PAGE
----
For years, most experts agreed that border enforcement had a minimal impact on unauthorized immigration because few immigrants were apprehended; those who were usually reentered the United States after being deported. Yet although border enforcement will never push illegal entries down to zero, it is increasingly clear that the sustained investments and policy changes of the past three decades have had an impact. Recidivism rates are falling, evidence of immigrant deterrence is rising, and southwest border apprehensions (a proxy measure of attempted entries) hit their lowest level in forty years in 2011, part of an overall downward trend since 2000 that goes beyond the business cycle. Despite signs of economic recovery, apprehensions were flat or continued to fall in eight out of nine Border Patrol sectors in 2012-14, with the lone exception being the Rio Grande Valley sector, where most new arrivals were Central American children and families seeking humanitarian protection, rather than traditional unauthorized immigrants.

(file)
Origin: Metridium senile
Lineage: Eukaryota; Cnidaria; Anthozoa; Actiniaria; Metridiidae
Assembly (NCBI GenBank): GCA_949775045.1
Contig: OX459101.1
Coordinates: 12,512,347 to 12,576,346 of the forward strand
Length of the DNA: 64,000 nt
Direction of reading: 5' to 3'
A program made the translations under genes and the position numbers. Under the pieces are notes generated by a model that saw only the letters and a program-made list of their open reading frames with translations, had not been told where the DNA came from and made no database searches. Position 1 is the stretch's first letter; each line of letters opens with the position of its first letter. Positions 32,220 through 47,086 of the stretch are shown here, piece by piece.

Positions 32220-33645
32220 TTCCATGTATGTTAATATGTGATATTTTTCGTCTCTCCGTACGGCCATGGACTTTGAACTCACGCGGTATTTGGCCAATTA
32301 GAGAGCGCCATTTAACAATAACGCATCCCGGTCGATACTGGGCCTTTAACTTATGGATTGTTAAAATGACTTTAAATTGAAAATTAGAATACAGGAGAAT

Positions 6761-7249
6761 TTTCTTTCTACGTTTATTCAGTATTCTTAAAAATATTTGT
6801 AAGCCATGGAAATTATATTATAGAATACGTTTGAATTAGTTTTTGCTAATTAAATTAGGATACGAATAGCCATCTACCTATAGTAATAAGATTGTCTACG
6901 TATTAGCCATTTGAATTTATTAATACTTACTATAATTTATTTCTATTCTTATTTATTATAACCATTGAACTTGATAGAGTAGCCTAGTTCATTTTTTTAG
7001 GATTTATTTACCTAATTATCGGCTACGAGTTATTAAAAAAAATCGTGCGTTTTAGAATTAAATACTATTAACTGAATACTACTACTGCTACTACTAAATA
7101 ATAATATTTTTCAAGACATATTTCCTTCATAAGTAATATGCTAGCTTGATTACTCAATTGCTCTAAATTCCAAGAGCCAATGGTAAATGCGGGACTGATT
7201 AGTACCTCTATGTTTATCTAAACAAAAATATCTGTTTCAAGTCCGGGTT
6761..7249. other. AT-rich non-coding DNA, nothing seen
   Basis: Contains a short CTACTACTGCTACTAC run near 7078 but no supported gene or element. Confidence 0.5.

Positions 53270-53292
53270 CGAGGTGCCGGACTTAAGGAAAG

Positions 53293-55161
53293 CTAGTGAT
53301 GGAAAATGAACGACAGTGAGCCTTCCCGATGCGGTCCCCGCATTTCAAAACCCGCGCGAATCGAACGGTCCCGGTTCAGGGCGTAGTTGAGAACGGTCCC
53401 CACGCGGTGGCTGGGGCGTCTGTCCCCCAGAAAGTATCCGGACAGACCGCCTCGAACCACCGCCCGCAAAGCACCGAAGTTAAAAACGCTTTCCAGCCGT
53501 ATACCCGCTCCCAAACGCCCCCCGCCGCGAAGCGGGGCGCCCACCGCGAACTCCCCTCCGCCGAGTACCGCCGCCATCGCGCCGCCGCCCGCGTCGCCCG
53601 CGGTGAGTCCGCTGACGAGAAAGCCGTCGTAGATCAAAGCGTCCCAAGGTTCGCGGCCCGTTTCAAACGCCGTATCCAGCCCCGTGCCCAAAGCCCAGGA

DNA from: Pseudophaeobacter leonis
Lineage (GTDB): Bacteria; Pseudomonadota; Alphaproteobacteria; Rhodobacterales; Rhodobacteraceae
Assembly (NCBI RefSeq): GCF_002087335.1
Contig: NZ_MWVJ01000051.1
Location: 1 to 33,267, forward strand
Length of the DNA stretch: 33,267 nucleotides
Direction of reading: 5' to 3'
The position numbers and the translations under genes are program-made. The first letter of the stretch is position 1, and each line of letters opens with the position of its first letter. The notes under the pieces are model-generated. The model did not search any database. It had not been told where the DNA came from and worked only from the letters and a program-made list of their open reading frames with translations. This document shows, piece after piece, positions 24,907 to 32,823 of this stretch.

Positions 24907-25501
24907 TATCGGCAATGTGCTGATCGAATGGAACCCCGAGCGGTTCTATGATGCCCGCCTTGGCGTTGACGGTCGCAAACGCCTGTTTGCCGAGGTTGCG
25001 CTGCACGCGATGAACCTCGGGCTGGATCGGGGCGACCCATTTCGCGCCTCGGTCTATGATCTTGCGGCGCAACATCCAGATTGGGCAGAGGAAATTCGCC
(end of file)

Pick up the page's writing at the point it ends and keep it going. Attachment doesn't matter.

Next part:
Interior Enforcement Has Also Increased Since 9/11, but the Obama Administration Has Narrowed Its Focus
Alongside these changes at the border, DHS has also invested heavily in interior immigration enforcement in the post-9/11 period. ICE’s Detention and Deportation Program (now known as Enforcement and Removal Operations) has seen its budget grow from $413 million in 1998 to $2.6 billion in 2014; its personnel grew from 3,400 to 7,662 during the same period.
On top of these increases, ICE has implemented and expanded three programs that reach into immigrant communities. Beginning in 2003, ICE created the Fugitive Operations Program, consisting of task forces that pursue certain at-large removable immigrants. Second, beginning in 2006, ICE substantially expanded the §287(g) program, a partnership program between ICE and certain state and local law enforcement agencies. Most recently, since 2008, ICE has implemented the Secure Communities program, which automatically provides ICE with fingerprint records of individuals being booked into state and local jails. Local ICE field offices may use the information to request that arresting agencies hold removable immigrants so that ICE can take custody and initiate removal proceedings.